PROJECT BREAKDOWN - CHOOSING THE RIGHT TOOL FOR THE RIGHT JOB: Fundamental Rules for Mechanical Estimating and Project Bidding Part VI
Commercial HVAC projects come in all shapes and sizes with varying degrees of complexity. Accordingly, not all projects need to be approached in the same fashion. let's take a moment and look at three of the most used and see what we can expect to achieve with each.
Joe, the general contractor says to Larry the HVAC contractor, "Larry, I've have a developer friend of mine who is thinking of building a 10,000 sq ft retail site. What do you think the HVAC would cost on something like that?" Larry steps back and scratches his he a moment and says, "Well, based on my extensive experience that should run you close to $80,000. BUT DON'T QUOTE ME ON THAT!"
Obviously Larry is using a rule of thumb of $8 sq ft*to give Joe a rough guestimate. We've all done this and Larry isn't wrong for doing it. This figure is going to give him an accuracy of ± 25%. Given the context, this method will certainly give your customer a starting point.
Joe sees Larry eight months later and says, "Hey Larry, do you remember that retail center I told you my friend wanted to build? Well, we have a preliminary design and I was hoping you'd take a look at it and give a good estimate on what we can expect to spend." "Sure, says Larry, give me a couple of days and I'll have something worked for you." When Larry gets back to the shop he spreads out the plans and works up a rough design-build estimate. He can use a format something similar to this:
Air Handlers...................$0.75* per CFM
Exhaust Fans..................$0.25* per CFM
Louvers..........................$20.00* per sq ft
Ductwork........................$9.00* per LF
We all know this isn't perfect but it is certainly closer that where we were. This process is going to yield you and accuracy percentage of about 15%. (We're getting closer) While we're being honest here, there are many companies who are basing their competitive bids using methods like these. People, if you're one of them, please stop. The risk is enormous and has caused the down fall of many new companies.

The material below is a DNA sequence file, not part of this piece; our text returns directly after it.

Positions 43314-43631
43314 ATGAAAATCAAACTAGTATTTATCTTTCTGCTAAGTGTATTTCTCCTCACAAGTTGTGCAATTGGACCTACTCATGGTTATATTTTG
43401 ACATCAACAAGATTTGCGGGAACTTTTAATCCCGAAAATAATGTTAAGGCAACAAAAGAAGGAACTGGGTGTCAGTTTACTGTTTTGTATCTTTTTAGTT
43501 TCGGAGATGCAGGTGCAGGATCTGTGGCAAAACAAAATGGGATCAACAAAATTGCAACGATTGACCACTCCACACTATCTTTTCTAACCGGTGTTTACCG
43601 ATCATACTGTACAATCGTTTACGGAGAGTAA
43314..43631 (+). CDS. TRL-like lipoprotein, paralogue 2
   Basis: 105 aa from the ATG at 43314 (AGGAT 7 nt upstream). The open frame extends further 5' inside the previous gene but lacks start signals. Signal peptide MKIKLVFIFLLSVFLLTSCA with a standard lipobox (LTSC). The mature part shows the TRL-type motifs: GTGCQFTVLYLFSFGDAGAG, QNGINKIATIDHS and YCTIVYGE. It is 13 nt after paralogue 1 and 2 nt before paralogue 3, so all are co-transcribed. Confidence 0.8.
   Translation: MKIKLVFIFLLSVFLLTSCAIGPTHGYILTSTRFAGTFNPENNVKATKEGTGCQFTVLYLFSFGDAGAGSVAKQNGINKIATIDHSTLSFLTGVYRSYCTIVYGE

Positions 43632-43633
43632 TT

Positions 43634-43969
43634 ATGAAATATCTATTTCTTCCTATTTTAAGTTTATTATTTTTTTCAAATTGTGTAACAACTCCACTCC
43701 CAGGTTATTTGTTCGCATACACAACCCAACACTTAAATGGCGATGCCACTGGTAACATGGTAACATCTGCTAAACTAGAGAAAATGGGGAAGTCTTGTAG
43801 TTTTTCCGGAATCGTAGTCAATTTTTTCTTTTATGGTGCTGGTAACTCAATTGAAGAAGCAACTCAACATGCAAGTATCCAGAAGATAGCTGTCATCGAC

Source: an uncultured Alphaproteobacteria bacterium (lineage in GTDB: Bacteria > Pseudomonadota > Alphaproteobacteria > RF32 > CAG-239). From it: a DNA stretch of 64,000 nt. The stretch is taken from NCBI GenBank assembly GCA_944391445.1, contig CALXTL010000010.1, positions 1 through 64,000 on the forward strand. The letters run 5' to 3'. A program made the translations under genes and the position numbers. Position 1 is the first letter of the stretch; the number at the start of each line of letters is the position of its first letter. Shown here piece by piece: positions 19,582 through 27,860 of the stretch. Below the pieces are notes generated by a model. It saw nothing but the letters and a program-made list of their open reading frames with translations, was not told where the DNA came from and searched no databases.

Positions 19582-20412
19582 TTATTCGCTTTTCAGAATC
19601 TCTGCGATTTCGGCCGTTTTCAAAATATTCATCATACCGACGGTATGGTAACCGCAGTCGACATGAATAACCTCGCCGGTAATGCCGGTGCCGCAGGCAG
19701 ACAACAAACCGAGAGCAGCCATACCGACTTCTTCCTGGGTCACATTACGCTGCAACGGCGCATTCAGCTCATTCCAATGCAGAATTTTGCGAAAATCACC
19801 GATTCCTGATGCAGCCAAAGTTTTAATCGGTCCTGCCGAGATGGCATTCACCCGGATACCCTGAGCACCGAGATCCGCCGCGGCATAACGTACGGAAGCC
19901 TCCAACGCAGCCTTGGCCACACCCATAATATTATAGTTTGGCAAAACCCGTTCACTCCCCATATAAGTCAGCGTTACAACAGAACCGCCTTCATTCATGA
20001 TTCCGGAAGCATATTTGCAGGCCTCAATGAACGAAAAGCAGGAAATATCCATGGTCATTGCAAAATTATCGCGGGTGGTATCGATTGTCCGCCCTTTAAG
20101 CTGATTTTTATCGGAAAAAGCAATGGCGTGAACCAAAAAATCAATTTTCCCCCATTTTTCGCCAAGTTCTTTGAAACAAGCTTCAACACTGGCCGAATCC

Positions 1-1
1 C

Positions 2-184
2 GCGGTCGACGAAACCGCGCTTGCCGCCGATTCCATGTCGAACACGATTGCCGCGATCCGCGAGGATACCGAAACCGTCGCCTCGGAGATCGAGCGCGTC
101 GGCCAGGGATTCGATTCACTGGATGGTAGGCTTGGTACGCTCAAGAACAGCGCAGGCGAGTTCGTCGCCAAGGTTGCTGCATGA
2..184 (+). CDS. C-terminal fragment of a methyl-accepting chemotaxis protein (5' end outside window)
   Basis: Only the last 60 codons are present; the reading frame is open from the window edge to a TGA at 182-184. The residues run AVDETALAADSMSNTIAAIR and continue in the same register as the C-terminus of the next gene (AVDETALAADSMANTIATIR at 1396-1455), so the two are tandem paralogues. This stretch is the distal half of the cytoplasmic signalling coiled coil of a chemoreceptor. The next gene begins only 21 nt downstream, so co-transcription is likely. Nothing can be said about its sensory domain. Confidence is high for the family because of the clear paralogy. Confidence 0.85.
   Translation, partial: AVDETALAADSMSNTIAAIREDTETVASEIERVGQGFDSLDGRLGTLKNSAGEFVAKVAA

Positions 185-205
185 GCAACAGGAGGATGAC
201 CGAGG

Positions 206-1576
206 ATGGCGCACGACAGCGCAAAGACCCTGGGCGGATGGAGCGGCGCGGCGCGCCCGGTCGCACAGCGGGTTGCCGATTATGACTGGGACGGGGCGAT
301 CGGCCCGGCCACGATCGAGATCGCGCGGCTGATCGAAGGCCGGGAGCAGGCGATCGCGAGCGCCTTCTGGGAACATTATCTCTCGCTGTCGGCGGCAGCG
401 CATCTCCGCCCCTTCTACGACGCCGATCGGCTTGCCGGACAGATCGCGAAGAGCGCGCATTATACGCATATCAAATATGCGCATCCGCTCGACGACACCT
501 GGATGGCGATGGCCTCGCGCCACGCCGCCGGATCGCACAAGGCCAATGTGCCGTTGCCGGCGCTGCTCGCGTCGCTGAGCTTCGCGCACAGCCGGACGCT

Finally, Joe calls Larry and says, " Larry I'm sending you an invitation to bid with a link to the drawings and specs on that retail center. If you would please give me a hard number that I can present to the owner." At this point Larry knows that he needs to come up with a detailed estimate that will reduce his margin of error. This can only be done by breaking the project down as extensively as possible. This method is going to show up in the form of accurate material count and most importantly labor hours. If you go beyond something as simple as a retail center then this will require even greater emphasis on a detail oriented estimate.
The general rule here is the more you break down the estimate the greater the degree of estimating accuracy. A corollary to this is the more unfamiliar you are with the item being estimated or the more complicated it is, the greater the need for break down is to minimize inaccuracy.
Some owners do all their own estimating but this can be a time consuming endeavor. Some companies have dedicated estimators if their organization is large enough to support the position. An alternative is to use an independent estimator, someone like, oh I don't know, Atlas Estimates, maybe. (please excuse the gratuitous self promotion)
We hope these tips will help you become more successful in bidding your next commercial project.
*(please feel free to use whatever number you feel is right)